With supervision via videolink now the status quo, how do you keep your supervision meetings running smoothly? The Bristol Doctoral College asked Dr Jonathan Ives (Bristol Population Health Science Institute) and Dr Ben Pohl (Department of History) for their tips for supervisors and postgraduate researchers alike.
1. Have an (ongoing) conversation about touchpoints
You may now have been working remotely for several months (or longer if you are on a distance learning programme). However long it’s been, ensure you keep a dialogue open about the effectiveness of your supervision meetings:
- Should you be meeting more or less regularly?
- What time of day seems to work best?
- Are differences in time zone making things difficult?
Don’t be afraid to keep returning to these questions.
Supervisors: Depending on their approach to work, your PGRs might find the idea of a fortnightly phone or video call stressful, or on the other hand they may feel abandoned without regular contact. Make sure you have the conversation and find out what is right and realistic for you both.
2. Find time for informal conversations
Without corridors, common rooms or coffee machines available, we’ve lost the chance to bump into each other in an informal context. Try and compensate for this by making time for an informal chat. Don’t be afraid to stay in touch with each other, but find an approach that works for you.
Supervisors: you may want to set up a weekly online drop-in session for discussions about more practical challenges such as access to resources, hitting targets or motivation; this could be a chance for students to share their experiences and troubleshoot issues.
3. There are some upsides to remote supervision! Embrace them.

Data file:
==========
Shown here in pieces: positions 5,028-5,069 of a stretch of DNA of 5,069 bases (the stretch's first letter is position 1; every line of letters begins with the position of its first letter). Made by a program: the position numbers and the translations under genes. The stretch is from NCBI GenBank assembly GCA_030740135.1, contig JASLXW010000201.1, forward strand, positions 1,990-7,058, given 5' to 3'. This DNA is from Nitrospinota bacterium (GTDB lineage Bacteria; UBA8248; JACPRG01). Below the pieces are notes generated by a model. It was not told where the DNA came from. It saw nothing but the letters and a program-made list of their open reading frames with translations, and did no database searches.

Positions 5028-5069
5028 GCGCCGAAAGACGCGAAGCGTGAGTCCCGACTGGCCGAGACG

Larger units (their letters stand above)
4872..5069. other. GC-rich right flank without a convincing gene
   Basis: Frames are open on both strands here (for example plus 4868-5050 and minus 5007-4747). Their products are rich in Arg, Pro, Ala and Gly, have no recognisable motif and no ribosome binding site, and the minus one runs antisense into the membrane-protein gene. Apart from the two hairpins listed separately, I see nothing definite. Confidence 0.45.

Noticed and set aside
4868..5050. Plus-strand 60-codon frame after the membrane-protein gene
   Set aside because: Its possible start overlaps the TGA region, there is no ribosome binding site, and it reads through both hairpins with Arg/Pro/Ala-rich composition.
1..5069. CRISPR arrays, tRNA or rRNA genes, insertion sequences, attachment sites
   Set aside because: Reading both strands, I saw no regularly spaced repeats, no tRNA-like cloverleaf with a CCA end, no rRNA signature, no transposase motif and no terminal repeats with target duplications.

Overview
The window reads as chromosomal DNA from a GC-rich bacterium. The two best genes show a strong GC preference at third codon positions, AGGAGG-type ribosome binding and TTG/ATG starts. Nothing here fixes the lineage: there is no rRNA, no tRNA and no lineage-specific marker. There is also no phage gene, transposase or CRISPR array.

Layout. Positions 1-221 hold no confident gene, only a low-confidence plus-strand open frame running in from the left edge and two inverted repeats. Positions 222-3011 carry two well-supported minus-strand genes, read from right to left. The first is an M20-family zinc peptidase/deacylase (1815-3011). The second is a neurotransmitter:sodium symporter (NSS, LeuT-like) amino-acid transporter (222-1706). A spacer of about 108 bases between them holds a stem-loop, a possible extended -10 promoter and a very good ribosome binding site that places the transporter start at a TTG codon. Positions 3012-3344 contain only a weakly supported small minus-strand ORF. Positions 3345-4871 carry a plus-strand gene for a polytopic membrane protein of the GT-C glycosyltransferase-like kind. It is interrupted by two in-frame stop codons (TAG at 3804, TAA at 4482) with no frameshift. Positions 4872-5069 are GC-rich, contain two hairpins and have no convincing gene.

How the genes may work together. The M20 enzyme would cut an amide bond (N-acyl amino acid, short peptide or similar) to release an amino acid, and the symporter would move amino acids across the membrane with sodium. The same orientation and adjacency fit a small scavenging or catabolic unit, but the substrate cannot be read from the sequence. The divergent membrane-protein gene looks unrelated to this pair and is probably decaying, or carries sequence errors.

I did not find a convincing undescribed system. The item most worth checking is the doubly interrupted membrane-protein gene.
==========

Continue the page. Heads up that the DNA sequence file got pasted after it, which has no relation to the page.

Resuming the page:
It might be difficult at times but try and make the most of the circumstances. For example, you may have struggled to coordinate a time to meet both of your supervisors together – with more flexible schedules, now could be the opportunity to get everyone together.
4. A well-structured supervision session is always important
Whether in person or online, the importance of a focused and well-structured supervision is critical. Make sure you have an agenda agreed beforehand, send any items for review in advance and have all the materials ready to go through together. Follow up by sending your supervisor an email to confirm what was agreed and what the actions are. STaR can be a useful tool for keeping records, but email or Sharepoint also work fine.
5. Set small and manageable tasks
Work with your supervisor to set some smaller goals as well as the bigger ones – these could be informal or formal, such as a mock or actual book/monograph review. Tasks like this are supplementary to your main research but emulate the critical engagement with scholarship that will help keep your brain active.
6. Get used to screen-sharing
It’s a really helpful way to look at the same thing at the same time.
7. There are lots of formats for virtual supervision
BlueJeans, Skype, Zoom and Teams are all words we’ve become very familiar with, but what about if your internet is slow or you don’t have a quiet space to have a conversation? Don’t be afraid to go back to basics and explore whether telephone or email would work better for you. Be flexible and don’t be afraid to ask your supervisor if you need help, financial support or equipment to make your supervisions possible.
Student perspectives on remote supervision
“For me, the most valuable thing during Covid-19 has been regular contact with my primary supervisor and his valuable guidance. I made use of remote supervision to communicate my concerns and work together on solutions. For example, I was worried about not being able to collect data for the research project, about me not being productive as before and about the Covid-19 situation in general, etc. In this case, my supervisor supported me a lot to adapt to the situation.”
Krishani Vithana Pelpita Koralalage, Population Health Sciences Institute
“I think remote supervision has been useful in some respects, as it seems that supervisor and student are now usually working to the same sort of schedule and in the same manner (ie. working digitally). I have found this means both my supervisors have been very accessible and easy to contact.
“My advice to other students would be to use supervisions as waypoints to keep you working as best you can and build a routine (they’re also great opportunities for just catching up and general human interaction!). Also, keep a record of each meeting and what you talked about, as these discussions might become useful or relevant to later work.”
Dan Booker, Department of History